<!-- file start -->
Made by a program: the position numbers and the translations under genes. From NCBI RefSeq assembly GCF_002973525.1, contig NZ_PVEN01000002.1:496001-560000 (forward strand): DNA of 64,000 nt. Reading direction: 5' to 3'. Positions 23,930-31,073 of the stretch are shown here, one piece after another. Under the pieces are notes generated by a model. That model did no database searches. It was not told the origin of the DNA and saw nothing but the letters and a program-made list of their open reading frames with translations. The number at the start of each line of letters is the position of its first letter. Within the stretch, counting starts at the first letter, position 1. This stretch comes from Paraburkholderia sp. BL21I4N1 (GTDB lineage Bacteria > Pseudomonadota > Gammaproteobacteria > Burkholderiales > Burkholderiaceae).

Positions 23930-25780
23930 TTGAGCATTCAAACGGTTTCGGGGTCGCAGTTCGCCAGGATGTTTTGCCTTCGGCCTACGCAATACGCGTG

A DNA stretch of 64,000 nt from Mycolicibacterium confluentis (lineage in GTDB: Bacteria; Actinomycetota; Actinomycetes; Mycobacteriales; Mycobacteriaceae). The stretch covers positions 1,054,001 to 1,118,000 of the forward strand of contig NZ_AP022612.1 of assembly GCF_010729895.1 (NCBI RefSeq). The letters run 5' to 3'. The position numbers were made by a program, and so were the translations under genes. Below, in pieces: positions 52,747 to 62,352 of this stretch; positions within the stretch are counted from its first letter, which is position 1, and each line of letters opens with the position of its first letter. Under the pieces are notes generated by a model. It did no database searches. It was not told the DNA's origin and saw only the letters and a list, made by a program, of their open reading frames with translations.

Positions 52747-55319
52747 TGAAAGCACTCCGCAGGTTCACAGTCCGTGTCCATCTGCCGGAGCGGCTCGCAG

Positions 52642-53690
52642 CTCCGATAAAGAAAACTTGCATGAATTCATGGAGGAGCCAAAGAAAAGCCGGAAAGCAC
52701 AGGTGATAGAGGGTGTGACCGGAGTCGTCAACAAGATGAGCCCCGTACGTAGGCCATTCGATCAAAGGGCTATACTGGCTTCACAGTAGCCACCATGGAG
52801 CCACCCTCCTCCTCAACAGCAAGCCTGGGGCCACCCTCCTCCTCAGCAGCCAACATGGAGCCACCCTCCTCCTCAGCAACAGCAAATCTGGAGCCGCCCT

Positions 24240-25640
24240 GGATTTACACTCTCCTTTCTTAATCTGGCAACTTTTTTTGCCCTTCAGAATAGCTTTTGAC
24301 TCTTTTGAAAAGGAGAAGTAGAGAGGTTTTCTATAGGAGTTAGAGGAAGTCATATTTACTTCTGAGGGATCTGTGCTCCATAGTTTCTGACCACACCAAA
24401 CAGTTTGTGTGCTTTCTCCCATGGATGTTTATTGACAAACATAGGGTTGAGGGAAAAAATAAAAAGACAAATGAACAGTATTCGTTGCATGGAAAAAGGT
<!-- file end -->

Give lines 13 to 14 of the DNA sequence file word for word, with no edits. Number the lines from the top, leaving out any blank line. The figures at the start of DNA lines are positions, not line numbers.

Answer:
24301 TCTTTTGAAAAGGAGAAGTAGAGAGGTTTTCTATAGGAGTTAGAGGAAGTCATATTTACTTCTGAGGGATCTGTGCTCCATAGTTTCTGACCACACCAAA
24401 CAGTTTGTGTGCTTTCTCCCATGGATGTTTATTGACAAACATAGGGTTGAGGGAAAAAATAAAAAGACAAATGAACAGTATTCGTTGCATGGAAAAAGGT